“Actually,” Pearl was surprised at how level her voice was. “No, I don’t. Do you?”

Irma huffed. “Don’t be difficult, child. Recalcitrant. You know as well as I do that you can’t have a pregnant Aunt. It’s not done, it hasn’t been done, and it shan’t be done.”

“The thing is…” Pearl pulled herself to her full height and eyed her elderly aunt. On some level, she quailed at her own chutzpah. But this was not the time for timidity. “…nobody knows why not. I’ve read all of the journals. I’ve visited some of the other Aunts, and read their books. I’ve look into the archives and asked the family ghosts and spirits. Nobody knows.”

“Because we do not allow it to happen.”

“So you’ve said, but the question is, again, why?

“Just because you’ve gotten yourself into a difficult position is no need to start shaking the tree, Pearl Maria. Now, will you come peacefully?”

“And if I don’t?” She had thought she could run from them. She realized now that she was going to have to be a little more firm than that.

“If you don’t, then we will take you. The child will go, the power will be severed, and you will be institutionalized for your own good. A mad child who believes her family stole her baby and her magic? The doctors will be tripping over themselves to try new treatments on you.” Irma’s smile was unkind.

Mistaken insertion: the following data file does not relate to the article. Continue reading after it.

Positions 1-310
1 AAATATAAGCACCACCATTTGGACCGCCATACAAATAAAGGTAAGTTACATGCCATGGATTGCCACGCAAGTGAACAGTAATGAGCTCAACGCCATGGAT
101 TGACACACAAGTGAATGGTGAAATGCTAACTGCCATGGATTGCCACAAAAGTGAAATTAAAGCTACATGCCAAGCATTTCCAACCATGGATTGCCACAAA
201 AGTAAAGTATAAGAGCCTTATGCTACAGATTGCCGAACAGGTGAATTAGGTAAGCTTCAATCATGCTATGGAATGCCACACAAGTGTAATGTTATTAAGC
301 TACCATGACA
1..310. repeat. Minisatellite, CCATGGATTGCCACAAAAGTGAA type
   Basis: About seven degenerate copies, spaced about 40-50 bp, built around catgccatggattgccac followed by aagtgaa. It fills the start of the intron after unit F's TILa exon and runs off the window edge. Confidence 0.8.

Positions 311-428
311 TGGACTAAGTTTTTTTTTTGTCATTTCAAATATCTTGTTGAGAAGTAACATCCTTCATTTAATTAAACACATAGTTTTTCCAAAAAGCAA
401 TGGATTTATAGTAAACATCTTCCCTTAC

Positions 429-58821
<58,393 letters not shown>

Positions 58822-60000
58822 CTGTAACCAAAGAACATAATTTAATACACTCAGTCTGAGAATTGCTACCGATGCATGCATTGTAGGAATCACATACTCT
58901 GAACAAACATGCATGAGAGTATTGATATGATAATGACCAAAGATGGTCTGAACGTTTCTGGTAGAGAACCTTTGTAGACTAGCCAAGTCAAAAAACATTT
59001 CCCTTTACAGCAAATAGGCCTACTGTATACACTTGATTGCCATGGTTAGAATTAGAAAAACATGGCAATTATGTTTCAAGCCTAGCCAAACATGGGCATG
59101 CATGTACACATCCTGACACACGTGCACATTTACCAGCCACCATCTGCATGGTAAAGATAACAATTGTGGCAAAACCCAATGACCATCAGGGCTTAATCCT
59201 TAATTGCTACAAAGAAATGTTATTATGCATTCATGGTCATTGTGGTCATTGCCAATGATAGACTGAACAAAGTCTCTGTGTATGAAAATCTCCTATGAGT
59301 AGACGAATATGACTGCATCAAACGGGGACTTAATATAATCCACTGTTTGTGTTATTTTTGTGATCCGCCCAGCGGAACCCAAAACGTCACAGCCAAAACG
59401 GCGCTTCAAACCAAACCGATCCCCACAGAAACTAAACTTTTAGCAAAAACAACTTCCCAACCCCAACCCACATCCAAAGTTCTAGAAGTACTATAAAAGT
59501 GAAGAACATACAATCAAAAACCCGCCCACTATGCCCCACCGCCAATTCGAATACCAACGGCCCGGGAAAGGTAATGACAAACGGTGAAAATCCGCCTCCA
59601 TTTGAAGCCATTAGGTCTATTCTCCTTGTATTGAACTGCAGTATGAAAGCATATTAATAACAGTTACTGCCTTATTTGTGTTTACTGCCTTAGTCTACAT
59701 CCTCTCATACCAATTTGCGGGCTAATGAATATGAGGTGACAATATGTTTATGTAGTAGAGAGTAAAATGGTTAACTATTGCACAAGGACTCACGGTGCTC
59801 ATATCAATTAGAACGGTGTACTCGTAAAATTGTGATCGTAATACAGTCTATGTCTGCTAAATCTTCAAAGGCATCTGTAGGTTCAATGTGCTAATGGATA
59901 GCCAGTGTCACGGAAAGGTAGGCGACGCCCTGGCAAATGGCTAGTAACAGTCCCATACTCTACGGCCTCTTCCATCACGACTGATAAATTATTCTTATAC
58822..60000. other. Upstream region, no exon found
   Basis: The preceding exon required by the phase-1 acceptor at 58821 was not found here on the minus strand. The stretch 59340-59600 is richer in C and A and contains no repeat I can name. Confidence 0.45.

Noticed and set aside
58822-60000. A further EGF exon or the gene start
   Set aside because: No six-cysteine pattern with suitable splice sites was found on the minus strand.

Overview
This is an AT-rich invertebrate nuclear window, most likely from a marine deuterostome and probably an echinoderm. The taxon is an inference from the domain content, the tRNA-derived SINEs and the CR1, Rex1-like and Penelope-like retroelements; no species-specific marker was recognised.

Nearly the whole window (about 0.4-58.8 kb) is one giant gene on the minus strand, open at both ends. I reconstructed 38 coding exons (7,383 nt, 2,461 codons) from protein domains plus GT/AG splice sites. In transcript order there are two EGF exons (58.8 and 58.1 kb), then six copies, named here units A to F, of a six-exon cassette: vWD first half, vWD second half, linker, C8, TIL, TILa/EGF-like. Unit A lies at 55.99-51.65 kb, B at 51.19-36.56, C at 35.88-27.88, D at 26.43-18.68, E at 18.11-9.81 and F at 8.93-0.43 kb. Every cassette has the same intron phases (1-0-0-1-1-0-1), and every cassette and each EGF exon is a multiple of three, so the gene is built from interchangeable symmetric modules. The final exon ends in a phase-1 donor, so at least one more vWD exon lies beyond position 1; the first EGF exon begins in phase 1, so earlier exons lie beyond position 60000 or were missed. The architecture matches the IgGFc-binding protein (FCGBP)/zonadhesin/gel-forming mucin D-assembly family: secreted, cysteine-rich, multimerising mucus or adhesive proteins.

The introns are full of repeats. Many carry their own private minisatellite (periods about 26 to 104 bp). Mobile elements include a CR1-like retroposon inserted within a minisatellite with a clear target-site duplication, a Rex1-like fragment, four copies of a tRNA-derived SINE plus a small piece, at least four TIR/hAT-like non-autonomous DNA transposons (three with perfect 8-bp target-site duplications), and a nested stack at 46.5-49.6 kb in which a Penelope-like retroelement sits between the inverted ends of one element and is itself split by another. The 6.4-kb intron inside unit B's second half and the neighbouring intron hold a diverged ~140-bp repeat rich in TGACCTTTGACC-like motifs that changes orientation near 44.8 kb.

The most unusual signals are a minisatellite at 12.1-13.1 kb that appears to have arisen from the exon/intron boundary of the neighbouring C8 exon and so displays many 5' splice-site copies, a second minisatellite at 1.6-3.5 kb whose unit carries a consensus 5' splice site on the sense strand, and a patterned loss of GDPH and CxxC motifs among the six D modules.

“The thing is…” Pearl tok a step backwards. The train was nearly here. “I wasn’t sure what I would do, if you came for me. I wasn’t sure what you would do, either.”

Irma sneered. “Always the slow one. I never thought you were a good choice for Aunt.”

“I like to see the best in my family,” Pearl countered. “Are the others here?”

“Sondra. Laverne. The rest didn’t have the stomach for it.”

“Funny. I didn’t think I would, either.” Pearl raised her hand. “Those rituals, Aunt Irma? To cut someone off from the power? They require an Aunt. And… at their core, that’s all they require.”

Irma laughed. “Is that a threat, girl? You need to work on them, if so.”

“No. That’s why I’m not afraid of the family right now. This, this is a threat.” Pearl sighed. She knew she had Aunts in her bloodline who were dark, Aunts who would not have flinched at this. That wasn’t her. But she could do this. She could do it, for her baby. The train was nearly here.

“Well? Threaten away. I don’t have all day.”

“It’s a tragedy, don’t you think, a woman in the prime of her life — or a bit past it, i suppose, but let’s be generous — falling so ill, when she’d just come to see her niece off? A stroke, I think. So sad.” She heard the train stop behind her and stepped backwards onto the boarding plank. She twisted the magic and muttered to herself.

“There was quite a bit to read in the family archives.”

Aunt Irma shuddered and sat down abruptly. Pearl handed the conductor her ticket and her luggage, and did not watch.

The magic will be yours soon, her letter had said. Burn this letter when you’re done, and say nothing of it in the journals. I’m going to lose myself, and then I will loose the power. Remember always: the connections are between you and the family, and you and the power. To sever either is a horror and a tragedy.